Wolverhampton Wanderers v Manchester United: Match Report

Marcus Rashford steals three points from a near-certain Wolves stalemate

On Tuesday night, Manchester United faced a challenge wholly unlike their recent barnstorming victories.

Ole Gunnar Solskjaer had never achieved victory against Wolves in the Premier League, and the meeting between the two has consistently seen defensive masterclasses that have nullified the flowing attacks of both sides. When United surpassed Wolves in the FA Cup last season, they only did so thanks to a single goal over the course of 180 minutes of football.

While Solskjaer would have been grateful not to have to contend with the threatening presence of Raúl Jiménez, who is thankfully recovering well from his serious head injury, the challenge of breaking down a stubborn Wolves defence remained.

Tasking the most experienced striker with breaking Rui Patricio’s defiance in between the visitor’s goalposts, Edinson Cavani was selected to lead a front line completed by Marcus Rashford and Mason Greenwood.

Service into the lethal Uruguayan was ultimately limited however, as Wolves’ youthful back line constantly stifled United’s wingers from penetrating deep enough to provide Cavani the chances he feeds off.

The golden chance of the first half ended up falling to Bruno Fernandes rather than Cavani, as the Portuguese maestro ghosted in at the back post to volley from Mason Greenwood’s sumptuous cross. A difficult chance, right in the face of Fernandes’ compatriot Patricio, but many may have expected a better finish from perhaps the most in-form player in Europe.

Rather than signalling a period of pressure, Fernandes’ volley instead saw Wolves carve up the lion’s share of chances in the first 45 minutes. Pushing forward from his role at the centre of the back three, Romain Saïss often found himself probing into David De Gea’s danger areas and could well have given his side the lead.

His header, had it fallen inches shorter than the post it clattered off of, would’ve left De Gea helpless, but the Spaniard was keenly alert to keep out the Moroccan’s second effort. Saïss’ flick on from a driven Pedro Neto free kick flew at De Gea, and the cat-like reflexes that have repelled so many great efforts at Old Trafford over the years were once again found to be reliable.

As a familiar first half at Old Trafford drew to a close, United had found themselves lacking a killer instinct. Nuno Espírito Santo’s men had scythed through the defensive line enough to set the nerves shaking, while Solskjaer’s side had shown comparatively few signs of breaking down their opposition.

First Half: Manchester United 0 – 0 Wolves

Seeing that Cavani was struggling to best the Wolves defence in the air, Solskjaer opted to replace the crossing-specialist Alex Telles with Luke Shaw after half time, hoping the energetic Englishman would offer greater penetration in the wide areas.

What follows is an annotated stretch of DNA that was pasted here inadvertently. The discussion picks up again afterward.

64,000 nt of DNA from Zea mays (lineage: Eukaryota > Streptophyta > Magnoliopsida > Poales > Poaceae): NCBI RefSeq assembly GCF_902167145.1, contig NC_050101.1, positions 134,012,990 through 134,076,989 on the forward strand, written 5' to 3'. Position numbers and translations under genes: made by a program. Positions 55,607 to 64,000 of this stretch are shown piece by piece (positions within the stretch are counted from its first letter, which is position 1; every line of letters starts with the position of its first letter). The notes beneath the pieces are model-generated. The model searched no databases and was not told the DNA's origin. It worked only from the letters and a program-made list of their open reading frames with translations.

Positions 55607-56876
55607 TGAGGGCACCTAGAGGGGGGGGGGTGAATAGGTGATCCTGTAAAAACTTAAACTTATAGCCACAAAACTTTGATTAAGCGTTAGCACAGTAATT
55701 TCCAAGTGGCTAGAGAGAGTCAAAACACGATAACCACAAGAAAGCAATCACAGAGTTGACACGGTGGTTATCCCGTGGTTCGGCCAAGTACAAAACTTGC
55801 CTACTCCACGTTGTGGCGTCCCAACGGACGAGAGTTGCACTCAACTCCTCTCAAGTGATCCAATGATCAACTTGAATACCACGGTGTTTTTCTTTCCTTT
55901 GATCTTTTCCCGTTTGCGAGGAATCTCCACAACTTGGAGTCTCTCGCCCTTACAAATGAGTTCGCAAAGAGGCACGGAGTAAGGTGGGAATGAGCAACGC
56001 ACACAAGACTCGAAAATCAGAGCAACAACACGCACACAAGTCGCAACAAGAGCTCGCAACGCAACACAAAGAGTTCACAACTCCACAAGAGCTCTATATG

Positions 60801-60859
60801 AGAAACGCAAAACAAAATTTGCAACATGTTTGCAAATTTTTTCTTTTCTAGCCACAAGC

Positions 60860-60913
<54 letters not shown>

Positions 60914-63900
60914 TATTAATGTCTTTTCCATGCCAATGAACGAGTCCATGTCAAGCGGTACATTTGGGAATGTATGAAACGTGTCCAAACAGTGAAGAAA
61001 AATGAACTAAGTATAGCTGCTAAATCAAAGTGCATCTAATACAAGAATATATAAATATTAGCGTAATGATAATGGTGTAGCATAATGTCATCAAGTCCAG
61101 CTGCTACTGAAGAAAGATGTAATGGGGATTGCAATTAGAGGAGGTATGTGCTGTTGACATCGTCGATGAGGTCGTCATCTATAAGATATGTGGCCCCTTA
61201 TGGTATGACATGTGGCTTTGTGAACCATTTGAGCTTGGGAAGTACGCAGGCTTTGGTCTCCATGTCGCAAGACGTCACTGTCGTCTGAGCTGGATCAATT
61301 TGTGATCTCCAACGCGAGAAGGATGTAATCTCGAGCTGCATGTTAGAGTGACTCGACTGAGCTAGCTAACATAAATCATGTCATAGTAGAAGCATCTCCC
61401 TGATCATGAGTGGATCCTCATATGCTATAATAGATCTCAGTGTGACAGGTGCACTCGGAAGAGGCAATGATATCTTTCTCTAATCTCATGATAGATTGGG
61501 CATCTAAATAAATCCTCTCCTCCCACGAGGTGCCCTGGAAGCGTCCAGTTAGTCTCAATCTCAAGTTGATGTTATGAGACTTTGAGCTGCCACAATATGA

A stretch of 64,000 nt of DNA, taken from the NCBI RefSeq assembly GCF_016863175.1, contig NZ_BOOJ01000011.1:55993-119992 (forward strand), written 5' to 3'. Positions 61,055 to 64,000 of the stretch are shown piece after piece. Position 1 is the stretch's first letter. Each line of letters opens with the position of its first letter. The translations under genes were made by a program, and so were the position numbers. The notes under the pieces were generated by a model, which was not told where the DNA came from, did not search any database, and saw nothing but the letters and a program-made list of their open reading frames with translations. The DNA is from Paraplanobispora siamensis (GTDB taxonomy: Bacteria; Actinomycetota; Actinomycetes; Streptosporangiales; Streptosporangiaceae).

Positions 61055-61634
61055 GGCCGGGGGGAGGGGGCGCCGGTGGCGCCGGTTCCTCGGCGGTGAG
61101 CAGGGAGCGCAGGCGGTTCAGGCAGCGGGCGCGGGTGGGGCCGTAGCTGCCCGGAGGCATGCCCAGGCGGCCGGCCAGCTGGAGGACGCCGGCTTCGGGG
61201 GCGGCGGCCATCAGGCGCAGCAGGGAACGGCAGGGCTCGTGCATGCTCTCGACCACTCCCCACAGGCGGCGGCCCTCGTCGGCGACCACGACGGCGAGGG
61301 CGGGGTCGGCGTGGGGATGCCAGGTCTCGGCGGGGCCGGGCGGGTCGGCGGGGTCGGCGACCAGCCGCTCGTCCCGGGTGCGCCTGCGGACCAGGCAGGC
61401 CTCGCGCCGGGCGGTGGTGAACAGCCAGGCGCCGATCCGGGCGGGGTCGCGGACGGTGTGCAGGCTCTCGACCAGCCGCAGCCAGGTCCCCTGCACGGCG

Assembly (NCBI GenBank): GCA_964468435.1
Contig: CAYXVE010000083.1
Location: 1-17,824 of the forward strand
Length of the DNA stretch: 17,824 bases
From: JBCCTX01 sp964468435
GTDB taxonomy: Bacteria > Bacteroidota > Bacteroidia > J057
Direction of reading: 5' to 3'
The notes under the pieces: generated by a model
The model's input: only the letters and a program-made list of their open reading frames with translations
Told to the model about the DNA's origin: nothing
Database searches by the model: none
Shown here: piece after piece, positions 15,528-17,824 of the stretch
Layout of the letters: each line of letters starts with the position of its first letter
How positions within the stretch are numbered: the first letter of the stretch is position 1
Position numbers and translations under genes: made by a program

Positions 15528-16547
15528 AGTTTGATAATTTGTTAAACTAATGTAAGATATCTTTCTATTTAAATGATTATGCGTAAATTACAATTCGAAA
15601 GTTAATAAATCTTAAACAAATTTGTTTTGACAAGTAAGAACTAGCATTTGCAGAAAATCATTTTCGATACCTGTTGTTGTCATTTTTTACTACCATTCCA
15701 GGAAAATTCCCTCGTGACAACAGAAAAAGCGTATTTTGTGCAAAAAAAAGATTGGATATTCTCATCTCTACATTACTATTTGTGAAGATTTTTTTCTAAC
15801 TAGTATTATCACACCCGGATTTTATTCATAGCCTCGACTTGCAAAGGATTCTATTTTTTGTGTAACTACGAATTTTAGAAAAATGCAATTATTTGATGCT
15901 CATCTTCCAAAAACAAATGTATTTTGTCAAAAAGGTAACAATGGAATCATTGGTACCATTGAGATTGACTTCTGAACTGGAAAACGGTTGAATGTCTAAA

It was a decision that looked to have returned dividends when a Shaw corner ultimately fell at the feet of Cavani, who lashed home from close range. An offside call curtailed the celebrations however, and VAR confirmed the call while also refuting any claim of a Connor Coady handball before Cavani’s shot.

The teams remained well-matched in their quality, and traded chances unsuccessfully despite testing both goalkeepers. Saïss again drew a De Gea save from a looping header, while Paul Pogba launched an effort at the other end that called Patricio into action.

Truthfully, Wolves had enacted their game plan excellently and had fought hard for a share of the points. A winner hardly seemed inevitable as the game wound down, yet a heavy helping of luck was still to intervene and decide an otherwise cagey game.

As the saying goes however, ‘a team must make its own luck’ – and for this, Manchester United have Bruno Fernandes to thank. Being pressed within his own half in the 92nd minute, Fernandes looked to have casually pinged a ball forward in blind hope. It was only as the camera panned to follow the ball that the genius of the pass was realised.

Rashford had been sent in behind the Wolves back line, and after working his way around for a better shooting angle, fired towards Patricio’s net. Saïss, ever-present in his frustrations of both United’s attack and defence, knelt to block the ferocious shot, and could only wrong-foot his own goalkeeper to seal the match for his opposition.

Whether the victory was deserved or not, any discussions will fade away far sooner than the points on United’s tally will.

The best teams in the Premier League find a way to win regardless of how the 90 minutes flow. As talk of a prospective title charge have grown over the past few weeks, there is a sense that it is wins like these that will boost the mentality of the squad more than those achieved through peak performances.

Two points off the top, a practical miracle given the woeful start that culminated in the 6-1 hammering by Spurs. Challenging Liverpool amongst the most competitive Premier League in decades will be no mean feat – but with Fernandes fit, why shouldn’t it be possible?

Full Time: Manchester United 1 – 0 Wolves

Man of the Match: Marcus Rashford

 

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